Despite the great strides made with thalidomide, researchers have been unable to prevent the dangerous side effects responsible for its notoriety. Aside from the drug's teratogenicity,17 nerve damage, or neuropathy, remains the leading concern of widespread thalidomide use. Since the drug has been tested in such a wide range of diseases, the overall incidence of the condition is difficult to determine. While one retrospective study found thalidomide-induced neuropathy to occur in 21-50% of various dermatologic cases, others focus on specific disorders, citing rates as high as 70%.12 Early reports that neuropathy does not strike ENL patients taking thalidomide (or occurs in as little as 1% of patients) have recently come into question by those who argue that the distinction between nerve damage caused by the leprosy itself and that caused by thalidomide was not properly made. 17 Furthermore, the use of thalidomide for complications of AIDS has presented special problems since preexisting neuropathy is common in HIV patients and such patients as a whole have been shown to be particularly sensitive to the drug. 17, 18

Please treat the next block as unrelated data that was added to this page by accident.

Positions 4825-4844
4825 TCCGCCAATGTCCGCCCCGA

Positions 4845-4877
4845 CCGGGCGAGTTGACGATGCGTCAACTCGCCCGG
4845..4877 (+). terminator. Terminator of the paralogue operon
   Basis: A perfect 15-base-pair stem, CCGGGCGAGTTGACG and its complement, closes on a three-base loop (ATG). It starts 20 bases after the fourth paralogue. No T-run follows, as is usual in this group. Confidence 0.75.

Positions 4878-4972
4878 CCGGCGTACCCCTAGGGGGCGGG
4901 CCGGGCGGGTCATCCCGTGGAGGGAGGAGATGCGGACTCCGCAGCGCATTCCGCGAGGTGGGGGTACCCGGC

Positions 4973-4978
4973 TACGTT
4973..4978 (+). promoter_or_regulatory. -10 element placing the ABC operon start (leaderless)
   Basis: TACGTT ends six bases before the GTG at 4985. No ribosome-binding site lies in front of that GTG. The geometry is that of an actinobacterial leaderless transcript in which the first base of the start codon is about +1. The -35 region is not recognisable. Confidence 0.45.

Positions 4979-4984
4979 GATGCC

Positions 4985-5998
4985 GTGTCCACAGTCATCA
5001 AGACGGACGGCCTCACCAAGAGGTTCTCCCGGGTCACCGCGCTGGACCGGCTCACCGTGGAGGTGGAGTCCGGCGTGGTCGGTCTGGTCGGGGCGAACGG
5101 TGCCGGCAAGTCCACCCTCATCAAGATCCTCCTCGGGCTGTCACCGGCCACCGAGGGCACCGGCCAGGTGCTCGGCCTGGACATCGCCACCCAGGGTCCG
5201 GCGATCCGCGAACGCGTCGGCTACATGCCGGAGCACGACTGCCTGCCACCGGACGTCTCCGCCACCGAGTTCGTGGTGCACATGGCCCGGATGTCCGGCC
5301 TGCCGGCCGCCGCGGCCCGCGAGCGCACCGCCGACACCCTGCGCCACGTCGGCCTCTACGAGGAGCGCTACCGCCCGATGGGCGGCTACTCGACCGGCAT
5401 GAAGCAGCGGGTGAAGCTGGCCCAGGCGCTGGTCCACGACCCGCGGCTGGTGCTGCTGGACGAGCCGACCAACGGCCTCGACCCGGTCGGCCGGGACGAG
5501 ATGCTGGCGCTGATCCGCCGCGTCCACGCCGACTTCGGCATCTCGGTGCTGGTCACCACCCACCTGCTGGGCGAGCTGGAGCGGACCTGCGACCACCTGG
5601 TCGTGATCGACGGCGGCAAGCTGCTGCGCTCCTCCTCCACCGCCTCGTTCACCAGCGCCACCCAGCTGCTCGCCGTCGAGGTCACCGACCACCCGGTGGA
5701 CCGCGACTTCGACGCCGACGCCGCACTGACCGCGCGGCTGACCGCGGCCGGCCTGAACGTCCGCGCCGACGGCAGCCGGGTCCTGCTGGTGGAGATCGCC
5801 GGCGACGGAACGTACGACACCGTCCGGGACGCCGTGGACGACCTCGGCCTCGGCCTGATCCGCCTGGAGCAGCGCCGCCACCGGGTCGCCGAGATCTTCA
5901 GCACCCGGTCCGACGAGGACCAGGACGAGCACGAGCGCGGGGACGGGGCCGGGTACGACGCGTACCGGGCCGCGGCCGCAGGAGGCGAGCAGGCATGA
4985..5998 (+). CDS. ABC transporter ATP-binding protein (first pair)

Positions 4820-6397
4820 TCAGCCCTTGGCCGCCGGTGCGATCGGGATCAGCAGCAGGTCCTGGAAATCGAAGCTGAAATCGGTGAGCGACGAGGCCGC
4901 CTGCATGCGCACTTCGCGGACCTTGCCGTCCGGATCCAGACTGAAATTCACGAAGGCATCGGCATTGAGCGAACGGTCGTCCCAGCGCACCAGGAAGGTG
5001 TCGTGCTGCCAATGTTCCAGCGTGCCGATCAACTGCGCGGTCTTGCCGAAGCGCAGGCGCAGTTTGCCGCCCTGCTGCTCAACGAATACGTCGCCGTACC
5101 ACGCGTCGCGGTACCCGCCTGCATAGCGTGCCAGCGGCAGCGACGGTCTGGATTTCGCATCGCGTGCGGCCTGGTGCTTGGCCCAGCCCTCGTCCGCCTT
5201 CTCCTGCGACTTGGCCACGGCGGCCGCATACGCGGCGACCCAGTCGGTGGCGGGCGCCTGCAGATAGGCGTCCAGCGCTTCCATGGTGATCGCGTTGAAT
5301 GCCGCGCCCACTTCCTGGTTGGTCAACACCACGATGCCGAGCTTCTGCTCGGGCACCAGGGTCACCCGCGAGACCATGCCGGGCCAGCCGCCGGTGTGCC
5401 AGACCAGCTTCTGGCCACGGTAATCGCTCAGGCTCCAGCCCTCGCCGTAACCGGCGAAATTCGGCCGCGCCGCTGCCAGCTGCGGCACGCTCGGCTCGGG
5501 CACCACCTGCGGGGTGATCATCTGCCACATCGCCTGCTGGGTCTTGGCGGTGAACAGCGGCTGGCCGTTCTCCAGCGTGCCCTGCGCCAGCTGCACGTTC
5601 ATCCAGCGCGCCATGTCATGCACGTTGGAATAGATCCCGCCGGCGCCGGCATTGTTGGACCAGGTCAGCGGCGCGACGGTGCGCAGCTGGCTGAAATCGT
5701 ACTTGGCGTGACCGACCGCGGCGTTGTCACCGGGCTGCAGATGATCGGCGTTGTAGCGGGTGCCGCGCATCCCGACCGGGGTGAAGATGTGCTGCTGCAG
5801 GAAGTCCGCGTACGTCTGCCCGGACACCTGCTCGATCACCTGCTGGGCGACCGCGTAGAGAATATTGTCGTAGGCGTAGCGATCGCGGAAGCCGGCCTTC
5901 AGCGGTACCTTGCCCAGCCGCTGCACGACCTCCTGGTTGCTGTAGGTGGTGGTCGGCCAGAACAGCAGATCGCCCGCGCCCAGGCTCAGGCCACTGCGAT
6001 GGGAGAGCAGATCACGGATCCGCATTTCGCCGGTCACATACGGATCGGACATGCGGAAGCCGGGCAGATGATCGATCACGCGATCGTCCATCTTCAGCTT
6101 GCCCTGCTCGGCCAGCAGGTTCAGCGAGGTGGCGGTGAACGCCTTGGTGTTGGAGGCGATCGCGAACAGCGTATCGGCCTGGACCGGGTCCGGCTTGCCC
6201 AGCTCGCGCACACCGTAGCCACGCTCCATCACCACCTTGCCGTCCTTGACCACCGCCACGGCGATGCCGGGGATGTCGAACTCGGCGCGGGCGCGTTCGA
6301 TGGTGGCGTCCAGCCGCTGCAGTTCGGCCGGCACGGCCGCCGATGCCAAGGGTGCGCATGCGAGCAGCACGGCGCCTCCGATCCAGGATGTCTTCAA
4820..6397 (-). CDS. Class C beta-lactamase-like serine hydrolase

While many studies report that the neuropathic symptoms (which include numbness of the arms, hands, legs, or feet as well as general muscle weakness) ceased upon discontinuation of the drug, 17 it is well known that thalidomide-induced nerve damage can be irreversible and can occur when even small doses of the drug are administered. 17, 19

Aside from neuropathy and birth defects, thalidomide patients have reported, among other things, drowsiness, dizziness, mood swings, nausea, and headaches.